When New Jersey family courts determine child support obligations, they will consider the state’s Child Support Guidelines, which factor in all sources of each parent’s income. This includes not only earned wages but income capacity. A parent who chooses to be unemployed or underemployed (earning less than what they are capable of earning) can be ordered to pay an amount based on their income capacity.
For example, if a person is only working part-time when they could be employed full-time, the court can decide to base their child support obligation on what their earnings for full-time work would be. The goal is to deter parents taking on less work than they are capable of simply to reduce their child support payments.
However, figuring out earning capability or whether one is voluntarily underemployed isn’t always a simple matter – particularly right now in the midst of the COVID-19 pandemic, where the job market is uncertain and unstable. Having a skilled New Jersey child support attorney on your side can be invaluable.
Ferrer v. Colon
Recently, the Superior Court of New Jersey was asked to weigh whether the availability of overtime hours should be factored into a parent’s earning capacity.
In the case of Ferrer v. Colon, the family court looked at whether a mother should be ordered to pay child support based on the overtime she could have earned, even though she turned it down.
According to court records, those involved were unmarried police officers with one child in common. Plaintiff sought an increase in child support. She submitted as a significant change in circumstance the fact that the father’s older child from a previous relationship had become emancipated (and thus he could no longer claim an “other dependent deduction”), as well as the fact that his income had increased.
Both sides agreed that per the state’s child support guidelines, the father’s income had increased due to his no longer being responsible to pay support for his older child. What they disagreed on was whether the mother’s income increased. Both worked as salaried employees but had the option of earning additional income through overtime hours. The mother did pick up some of those hours, but not as many as she technically could have.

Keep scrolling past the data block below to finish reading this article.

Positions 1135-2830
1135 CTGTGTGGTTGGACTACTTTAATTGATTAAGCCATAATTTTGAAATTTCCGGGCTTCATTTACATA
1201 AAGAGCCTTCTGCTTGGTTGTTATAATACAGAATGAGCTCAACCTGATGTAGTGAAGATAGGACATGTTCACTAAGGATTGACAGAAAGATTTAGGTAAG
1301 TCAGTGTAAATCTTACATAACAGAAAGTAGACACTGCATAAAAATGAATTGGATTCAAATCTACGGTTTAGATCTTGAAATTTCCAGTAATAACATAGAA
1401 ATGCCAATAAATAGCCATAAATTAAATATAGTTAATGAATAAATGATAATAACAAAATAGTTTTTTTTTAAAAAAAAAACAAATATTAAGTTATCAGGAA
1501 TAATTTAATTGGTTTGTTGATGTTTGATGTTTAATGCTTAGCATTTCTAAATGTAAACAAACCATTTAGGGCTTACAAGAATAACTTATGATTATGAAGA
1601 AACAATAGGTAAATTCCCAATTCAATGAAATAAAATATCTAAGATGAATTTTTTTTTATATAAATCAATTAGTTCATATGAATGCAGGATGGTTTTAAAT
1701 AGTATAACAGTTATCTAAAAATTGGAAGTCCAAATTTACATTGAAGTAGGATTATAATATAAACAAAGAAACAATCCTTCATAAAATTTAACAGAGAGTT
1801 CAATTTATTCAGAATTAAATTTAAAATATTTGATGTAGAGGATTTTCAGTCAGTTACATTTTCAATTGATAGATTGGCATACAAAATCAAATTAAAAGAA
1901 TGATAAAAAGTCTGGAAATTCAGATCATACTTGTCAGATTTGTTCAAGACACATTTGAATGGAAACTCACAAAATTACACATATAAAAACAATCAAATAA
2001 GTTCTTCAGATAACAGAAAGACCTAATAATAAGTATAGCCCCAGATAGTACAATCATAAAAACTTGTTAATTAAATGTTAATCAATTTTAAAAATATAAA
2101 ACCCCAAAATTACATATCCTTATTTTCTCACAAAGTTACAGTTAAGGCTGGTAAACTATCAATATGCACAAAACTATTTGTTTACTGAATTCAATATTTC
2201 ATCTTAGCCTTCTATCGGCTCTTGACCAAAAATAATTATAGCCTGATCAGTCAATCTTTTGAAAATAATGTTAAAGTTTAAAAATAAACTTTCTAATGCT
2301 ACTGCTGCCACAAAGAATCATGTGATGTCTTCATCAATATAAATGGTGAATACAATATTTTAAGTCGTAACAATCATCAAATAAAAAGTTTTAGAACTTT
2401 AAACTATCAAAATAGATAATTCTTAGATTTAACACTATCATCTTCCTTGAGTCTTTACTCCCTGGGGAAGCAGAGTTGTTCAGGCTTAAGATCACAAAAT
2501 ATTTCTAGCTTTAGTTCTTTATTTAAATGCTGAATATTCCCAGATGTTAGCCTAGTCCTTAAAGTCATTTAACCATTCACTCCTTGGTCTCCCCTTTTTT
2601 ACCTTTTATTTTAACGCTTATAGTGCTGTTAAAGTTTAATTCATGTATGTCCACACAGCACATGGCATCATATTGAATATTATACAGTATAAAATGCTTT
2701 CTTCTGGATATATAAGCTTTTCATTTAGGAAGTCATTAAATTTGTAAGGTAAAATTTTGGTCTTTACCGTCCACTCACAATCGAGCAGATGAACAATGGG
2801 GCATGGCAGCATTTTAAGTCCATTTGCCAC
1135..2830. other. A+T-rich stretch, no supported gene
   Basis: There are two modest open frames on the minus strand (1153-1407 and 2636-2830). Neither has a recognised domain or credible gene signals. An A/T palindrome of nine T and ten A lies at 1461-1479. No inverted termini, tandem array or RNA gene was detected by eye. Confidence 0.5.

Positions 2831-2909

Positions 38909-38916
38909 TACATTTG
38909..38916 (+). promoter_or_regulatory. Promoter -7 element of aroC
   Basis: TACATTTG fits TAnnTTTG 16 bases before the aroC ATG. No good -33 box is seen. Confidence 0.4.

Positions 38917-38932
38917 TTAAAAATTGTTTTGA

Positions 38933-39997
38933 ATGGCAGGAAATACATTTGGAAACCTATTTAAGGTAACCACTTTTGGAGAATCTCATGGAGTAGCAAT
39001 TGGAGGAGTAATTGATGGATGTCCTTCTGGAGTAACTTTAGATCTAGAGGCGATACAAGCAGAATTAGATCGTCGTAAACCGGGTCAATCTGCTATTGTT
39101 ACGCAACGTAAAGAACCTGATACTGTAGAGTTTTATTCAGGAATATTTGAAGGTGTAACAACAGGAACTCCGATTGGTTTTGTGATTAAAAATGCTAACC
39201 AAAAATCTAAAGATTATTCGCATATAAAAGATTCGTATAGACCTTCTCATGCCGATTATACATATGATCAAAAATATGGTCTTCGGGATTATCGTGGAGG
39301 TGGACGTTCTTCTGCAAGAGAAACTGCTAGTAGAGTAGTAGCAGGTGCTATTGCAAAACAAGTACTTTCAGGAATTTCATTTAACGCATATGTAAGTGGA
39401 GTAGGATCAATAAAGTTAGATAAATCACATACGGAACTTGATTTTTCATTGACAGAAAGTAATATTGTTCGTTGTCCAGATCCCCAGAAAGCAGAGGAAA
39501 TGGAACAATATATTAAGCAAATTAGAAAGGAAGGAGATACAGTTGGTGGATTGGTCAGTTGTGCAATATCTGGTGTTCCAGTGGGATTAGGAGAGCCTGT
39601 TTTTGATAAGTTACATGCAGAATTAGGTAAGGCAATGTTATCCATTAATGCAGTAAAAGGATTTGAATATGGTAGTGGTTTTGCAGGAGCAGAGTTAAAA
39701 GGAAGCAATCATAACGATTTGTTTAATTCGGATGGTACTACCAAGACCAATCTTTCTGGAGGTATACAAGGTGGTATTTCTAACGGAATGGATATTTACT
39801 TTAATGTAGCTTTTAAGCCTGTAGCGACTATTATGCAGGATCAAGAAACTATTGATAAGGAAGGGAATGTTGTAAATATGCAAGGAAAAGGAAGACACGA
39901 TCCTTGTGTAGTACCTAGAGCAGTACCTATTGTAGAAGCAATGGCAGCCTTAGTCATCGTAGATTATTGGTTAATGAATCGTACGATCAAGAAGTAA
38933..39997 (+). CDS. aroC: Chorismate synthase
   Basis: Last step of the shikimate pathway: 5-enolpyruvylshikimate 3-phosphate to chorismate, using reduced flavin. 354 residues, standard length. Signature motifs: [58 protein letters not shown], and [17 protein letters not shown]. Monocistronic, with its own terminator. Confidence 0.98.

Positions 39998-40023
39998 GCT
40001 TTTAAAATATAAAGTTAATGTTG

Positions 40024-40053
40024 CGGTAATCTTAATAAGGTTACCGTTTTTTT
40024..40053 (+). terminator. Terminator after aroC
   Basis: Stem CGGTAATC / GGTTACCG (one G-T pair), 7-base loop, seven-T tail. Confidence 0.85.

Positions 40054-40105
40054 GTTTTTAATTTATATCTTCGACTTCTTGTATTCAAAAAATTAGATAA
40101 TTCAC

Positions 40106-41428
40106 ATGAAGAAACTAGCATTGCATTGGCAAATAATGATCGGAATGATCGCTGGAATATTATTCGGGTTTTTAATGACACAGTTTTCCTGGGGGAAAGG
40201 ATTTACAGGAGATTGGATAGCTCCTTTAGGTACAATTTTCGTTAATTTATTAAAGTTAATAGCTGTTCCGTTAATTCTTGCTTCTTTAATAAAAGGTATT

Nothing in the previous child support order stipulated that the mother was obligated to work a specific number of overtime hours, though it would be within the court’s discretion to determine whether those ours should be factored in.
If the court found the mother was voluntarily underemployed, then the overtime hours she could have pursued but turned down would count against her (be “imputed” to her income) for the purposes of calculating child support.
As it turned out, the court rejected that argument. Instead, it would factor only the mother’s salary plus the overtime she actually worked. The mother was fully employed, the court ruled, and she wasn’t obliged to work additional overtime. However, it should be noted that the overtime income she did earn wasn’t shielded from her child support calculation just because it was higher than her base salary.
Contact a New Jersey Child Support Attorney
Where there is a significant change in circumstances triggering a child support modification, you should always work with an experienced New Jersey child support attorney. We recognize that the courts are responsible for considering these requests based on the totality of the circumstances, and we are dedicated to gathering and presenting all relevant evidence to advocate for a favorable outcome in your child’s best interests.
Contact us at (732) 810-0034 or email us through our website.